A Streamlined Explanation: The Problem with Streaming Games on YouTube
Felix “PewDiePie” Kjellberg is one of the most popular video game streamers on YouTube with more than 57 million subscribers (Orland, 2017). Because of a racial slur uttered in one of his recent Let’s Play videos, PewDiePie faced a copyright claim by the creator of another game, Campo Santo, who did not want to be associated with the YouTuber (Ibrahim, 2017). This takedown includes, according to Sean Vanaman (co-founder of Campo Santo games) (Vanaman, 2017), all videos containing Firewatch (Campo Santo’s first game and their only title to date) plus any future content published by the studio. This brings to light the question “How can YouTube allow Let’s Play videos and their creators to be in such a vulnerable legal position?”
In order to provide an explanation to this situation, we will approach this question in the following ways. First, we will be critically examining the ethical and legal issues of Let’s Play videos on YouTube and how they affect content creators. We aim to present an academic analysis of the debates surrounding these type of copyright disputes on the platform and the legal gray areas they fall under with current Fair Use laws (Larkey, 2015). Ultimately we will be assessing what YouTube’s role should be. Secondly, we have created and uploaded to YouTube a Let’s Play video that summarises the aforementioned issues as our intervention. By disguising the information and points within the contents of the video, we will hopefully attract viewers’ interest and increase awareness of this controversial topic.
YouTube: A Benevolent Patron or a Neutral Observer?
With the advent of Web 2.0, people as users of information and communicators can now make their voices heard on a variety of platforms online, as well as partaking in the cyberspace experience, which is what might be termed as the next instalment of the saga for a society of information. (Horrigan, 2007). The flow of that information has been closely tied to the private intermediaries present in that realm, which enable us to connect to the world. These intermediaries play a crucial role – one that is becoming increasingly complex due to the factors that are at play on societal, legal, governmental and cultural planes.
In light of the controversy that arose surrounding PewDiePie and Campo Santo, what lingered on the minds of many were the now more visible and publicized problems with YouTube and the legal issues related to content creation and free speech. While these issues were not-so-sudden in their emergence, with previous examples such as Nintendo using YouTube’s copyright claiming system to take the monetisation from videos due to content that clearly falls under Fair Use, for example reviews and reports on their latest games (Sterling, 2017), the highly publicized nature of this incident made them stand out more than usual.
In order to provide a clear answer to the questions that spring to mind within this context, we must first take a step back and examine the legal directive known as the “Digital Millennium Copyright Act”. The DMCA is a copyright law that is in effect in the United States. We have chosen to focus on American law since both YouTube, and a lot of YouTube’s largest gaming channels (Cohen, 2016), are based there. Our focal point in the article will be Title II,which is the “Online Copyright Infringement Liability Limitation Act”, which is a federal law that shields online services providers from liability due to copyright infringement by their users. Of course, such protection does not come for free. In exchange, in addition to many other conditions, online service providers are required to “expeditiously” remove or disable access to the content brought to question (U.S. Cong., 1998). And in that regard, the word “expeditiously” is of paramount importance. Despite having no clear cut, definite legal meaning, it conveys that any delay by part of the online service provider in taking down copyrighted content could be seen as undue, which would render the service provider liable.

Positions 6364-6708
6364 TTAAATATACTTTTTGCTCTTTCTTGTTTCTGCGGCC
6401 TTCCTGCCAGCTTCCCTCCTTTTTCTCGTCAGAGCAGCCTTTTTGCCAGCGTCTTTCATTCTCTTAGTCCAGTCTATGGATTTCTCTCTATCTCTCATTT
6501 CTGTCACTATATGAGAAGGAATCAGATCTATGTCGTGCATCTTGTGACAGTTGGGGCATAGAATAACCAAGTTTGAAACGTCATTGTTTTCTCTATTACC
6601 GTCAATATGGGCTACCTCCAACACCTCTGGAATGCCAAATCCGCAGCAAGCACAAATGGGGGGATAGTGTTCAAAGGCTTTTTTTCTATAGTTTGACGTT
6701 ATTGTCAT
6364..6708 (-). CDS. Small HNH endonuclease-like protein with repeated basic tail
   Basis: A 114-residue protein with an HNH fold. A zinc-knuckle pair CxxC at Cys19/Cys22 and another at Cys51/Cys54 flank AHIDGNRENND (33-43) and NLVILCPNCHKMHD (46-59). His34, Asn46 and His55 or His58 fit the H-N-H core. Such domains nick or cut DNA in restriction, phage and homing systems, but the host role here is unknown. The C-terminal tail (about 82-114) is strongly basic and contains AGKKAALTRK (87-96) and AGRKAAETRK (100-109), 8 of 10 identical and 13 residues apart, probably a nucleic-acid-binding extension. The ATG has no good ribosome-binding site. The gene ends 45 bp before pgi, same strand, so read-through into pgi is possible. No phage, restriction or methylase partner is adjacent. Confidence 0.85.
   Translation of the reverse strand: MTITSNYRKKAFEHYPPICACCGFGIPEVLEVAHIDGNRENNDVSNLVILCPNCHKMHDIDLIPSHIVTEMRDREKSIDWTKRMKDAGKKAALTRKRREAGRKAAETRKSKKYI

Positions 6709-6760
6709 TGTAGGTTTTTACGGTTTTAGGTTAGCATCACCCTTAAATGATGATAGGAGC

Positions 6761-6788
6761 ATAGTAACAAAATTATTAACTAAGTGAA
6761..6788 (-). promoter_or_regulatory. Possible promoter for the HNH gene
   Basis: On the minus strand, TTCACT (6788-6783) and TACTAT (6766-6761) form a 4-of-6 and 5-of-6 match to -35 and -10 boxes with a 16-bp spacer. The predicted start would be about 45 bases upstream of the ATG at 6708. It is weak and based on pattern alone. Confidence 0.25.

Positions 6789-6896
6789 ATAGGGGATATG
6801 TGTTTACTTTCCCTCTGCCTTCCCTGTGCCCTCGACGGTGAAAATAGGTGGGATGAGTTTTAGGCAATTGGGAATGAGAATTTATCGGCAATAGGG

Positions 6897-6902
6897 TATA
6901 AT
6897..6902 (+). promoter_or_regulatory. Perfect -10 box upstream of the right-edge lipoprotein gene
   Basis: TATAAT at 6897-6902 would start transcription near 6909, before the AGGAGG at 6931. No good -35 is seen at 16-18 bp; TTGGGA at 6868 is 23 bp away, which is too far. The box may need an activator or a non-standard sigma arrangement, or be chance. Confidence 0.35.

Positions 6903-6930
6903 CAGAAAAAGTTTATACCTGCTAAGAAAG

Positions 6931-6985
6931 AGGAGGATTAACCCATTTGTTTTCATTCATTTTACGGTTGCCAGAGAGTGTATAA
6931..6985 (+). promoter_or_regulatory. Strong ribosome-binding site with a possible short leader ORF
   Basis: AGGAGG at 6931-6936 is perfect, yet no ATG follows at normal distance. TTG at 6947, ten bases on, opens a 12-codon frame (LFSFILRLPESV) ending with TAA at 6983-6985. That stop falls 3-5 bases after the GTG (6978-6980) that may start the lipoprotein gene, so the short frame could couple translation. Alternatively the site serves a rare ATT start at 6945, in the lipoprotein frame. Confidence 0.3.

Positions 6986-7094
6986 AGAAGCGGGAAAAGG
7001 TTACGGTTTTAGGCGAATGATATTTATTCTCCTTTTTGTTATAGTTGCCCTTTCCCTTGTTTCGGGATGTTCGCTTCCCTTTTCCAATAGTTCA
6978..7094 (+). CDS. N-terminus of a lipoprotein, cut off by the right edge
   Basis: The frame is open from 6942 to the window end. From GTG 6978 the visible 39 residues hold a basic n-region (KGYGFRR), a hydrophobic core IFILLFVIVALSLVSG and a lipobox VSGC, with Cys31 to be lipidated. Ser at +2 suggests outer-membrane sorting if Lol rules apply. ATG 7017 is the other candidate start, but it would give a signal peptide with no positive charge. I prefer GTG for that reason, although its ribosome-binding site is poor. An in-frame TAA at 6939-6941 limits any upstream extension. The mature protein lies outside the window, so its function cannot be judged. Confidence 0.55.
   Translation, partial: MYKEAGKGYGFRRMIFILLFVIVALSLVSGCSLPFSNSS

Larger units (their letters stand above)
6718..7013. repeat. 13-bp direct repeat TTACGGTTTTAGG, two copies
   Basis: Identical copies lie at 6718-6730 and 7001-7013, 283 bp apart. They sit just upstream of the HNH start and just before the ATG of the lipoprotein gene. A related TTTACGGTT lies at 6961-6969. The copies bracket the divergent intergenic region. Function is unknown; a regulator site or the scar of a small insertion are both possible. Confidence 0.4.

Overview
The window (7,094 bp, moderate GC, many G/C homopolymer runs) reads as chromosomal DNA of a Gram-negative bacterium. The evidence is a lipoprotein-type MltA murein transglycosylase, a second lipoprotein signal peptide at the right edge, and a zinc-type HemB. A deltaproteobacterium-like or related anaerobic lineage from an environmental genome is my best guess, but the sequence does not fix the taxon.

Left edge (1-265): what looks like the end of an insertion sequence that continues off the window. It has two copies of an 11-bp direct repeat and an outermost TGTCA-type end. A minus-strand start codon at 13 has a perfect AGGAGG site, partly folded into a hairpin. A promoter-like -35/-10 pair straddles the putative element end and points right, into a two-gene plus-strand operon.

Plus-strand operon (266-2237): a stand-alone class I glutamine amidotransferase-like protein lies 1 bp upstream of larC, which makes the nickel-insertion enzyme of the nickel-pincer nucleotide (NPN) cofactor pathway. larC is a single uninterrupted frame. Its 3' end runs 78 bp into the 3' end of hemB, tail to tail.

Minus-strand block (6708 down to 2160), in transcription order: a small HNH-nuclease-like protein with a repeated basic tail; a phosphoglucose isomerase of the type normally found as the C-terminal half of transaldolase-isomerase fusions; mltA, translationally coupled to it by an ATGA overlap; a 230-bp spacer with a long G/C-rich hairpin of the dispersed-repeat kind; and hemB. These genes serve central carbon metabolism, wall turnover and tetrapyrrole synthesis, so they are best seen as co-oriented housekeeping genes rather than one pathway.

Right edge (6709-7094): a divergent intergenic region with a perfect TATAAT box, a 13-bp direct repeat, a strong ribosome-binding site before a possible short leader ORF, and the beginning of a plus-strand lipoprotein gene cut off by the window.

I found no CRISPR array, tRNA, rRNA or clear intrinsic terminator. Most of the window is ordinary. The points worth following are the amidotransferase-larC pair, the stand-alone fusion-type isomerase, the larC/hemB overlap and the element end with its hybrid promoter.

When we consider YouTube, which is in a dominant position in terms of online video content and therefore fits the definition of “provider”, it is also inevitable that questions and concerns regarding the way it governs its users, investors, advertisers and clients arise. As disputes on intellectual property and the concept of privacy soar (Grimmelmann, 2007), one is also led to wonder what kind of stance and direction YouTube is taking in terms of establishing a protective and responsible policy towards its user base, as well as the legal and financial ends of its organization, discursively framing the services and technologies it embodies and provides (Gillespie, 2007; Sterne, 2003). As an entity that has an obligation to pursue its profit oriented interests, popularity and active status of content generation economy, YouTube “has to present its service not only to its users, but to advertisers, to major media producers it hopes to have as partners and to policymakers.” (Gillespie, 2010) It is also worth mentioning that YouTube holds the lion’s share with Facebook in terms of profiting from user generated content. This poses a situation, when considered in light of the Online Copyright Infringement Liability Limitation Act, that can very well be deemed “nebulous” for both the legal and service-oriented parties.
The Million Dollar Question
Given these concerns and the current legislation, we can see why YouTube immediately removes any videos which are flagged as infringing copyright, allowing the producer(s) of content to question the claim and have it reinstated, instead of first making the claimant prove that the video is infringing on copyright. It should be noted that a service provider being found liable after taking down a video is very unlikely, as the costs of suing would prove to be much higher than any damage caused by a delayed response in taking the video down. Still, it is a risk that does exist, and which YouTube wishes to elide, as back in 2015, YouTube announced it would cover legal expenses up to one million dollars for some content creators in fair use contests (YouTube 2015). This bring us to the million dollar question: Do Let’s Play videos infringe on copyright? This is unclear.